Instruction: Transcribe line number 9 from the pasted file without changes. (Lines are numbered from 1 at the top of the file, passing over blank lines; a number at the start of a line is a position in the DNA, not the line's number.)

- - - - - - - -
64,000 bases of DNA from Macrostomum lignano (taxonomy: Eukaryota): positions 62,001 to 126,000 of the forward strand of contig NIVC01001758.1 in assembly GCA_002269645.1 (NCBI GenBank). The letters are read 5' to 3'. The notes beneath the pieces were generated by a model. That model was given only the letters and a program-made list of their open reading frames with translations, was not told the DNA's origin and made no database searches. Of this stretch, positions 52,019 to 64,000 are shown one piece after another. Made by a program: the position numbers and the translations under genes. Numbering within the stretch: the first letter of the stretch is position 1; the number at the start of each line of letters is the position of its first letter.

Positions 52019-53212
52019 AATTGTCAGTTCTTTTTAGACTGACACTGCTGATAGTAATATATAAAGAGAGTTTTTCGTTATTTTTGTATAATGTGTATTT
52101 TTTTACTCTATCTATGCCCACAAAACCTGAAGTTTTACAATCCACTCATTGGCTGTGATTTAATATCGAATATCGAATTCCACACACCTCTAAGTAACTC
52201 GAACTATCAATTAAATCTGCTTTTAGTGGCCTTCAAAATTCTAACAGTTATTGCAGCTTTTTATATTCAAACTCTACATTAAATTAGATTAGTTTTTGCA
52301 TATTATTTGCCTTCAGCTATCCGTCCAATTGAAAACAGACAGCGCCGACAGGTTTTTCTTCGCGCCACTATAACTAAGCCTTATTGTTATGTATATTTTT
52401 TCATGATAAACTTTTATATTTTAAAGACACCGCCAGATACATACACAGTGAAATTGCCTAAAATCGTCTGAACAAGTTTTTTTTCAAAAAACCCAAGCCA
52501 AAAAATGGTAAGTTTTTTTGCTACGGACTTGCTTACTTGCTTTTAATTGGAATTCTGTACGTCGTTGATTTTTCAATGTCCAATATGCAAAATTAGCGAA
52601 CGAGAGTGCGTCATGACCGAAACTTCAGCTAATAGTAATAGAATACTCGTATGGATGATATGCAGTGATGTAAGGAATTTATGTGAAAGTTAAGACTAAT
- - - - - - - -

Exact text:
52601 CGAGAGTGCGTCATGACCGAAACTTCAGCTAATAGTAATAGAATACTCGTATGGATGATATGCAGTGATGTAAGGAATTTATGTGAAAGTTAAGACTAAT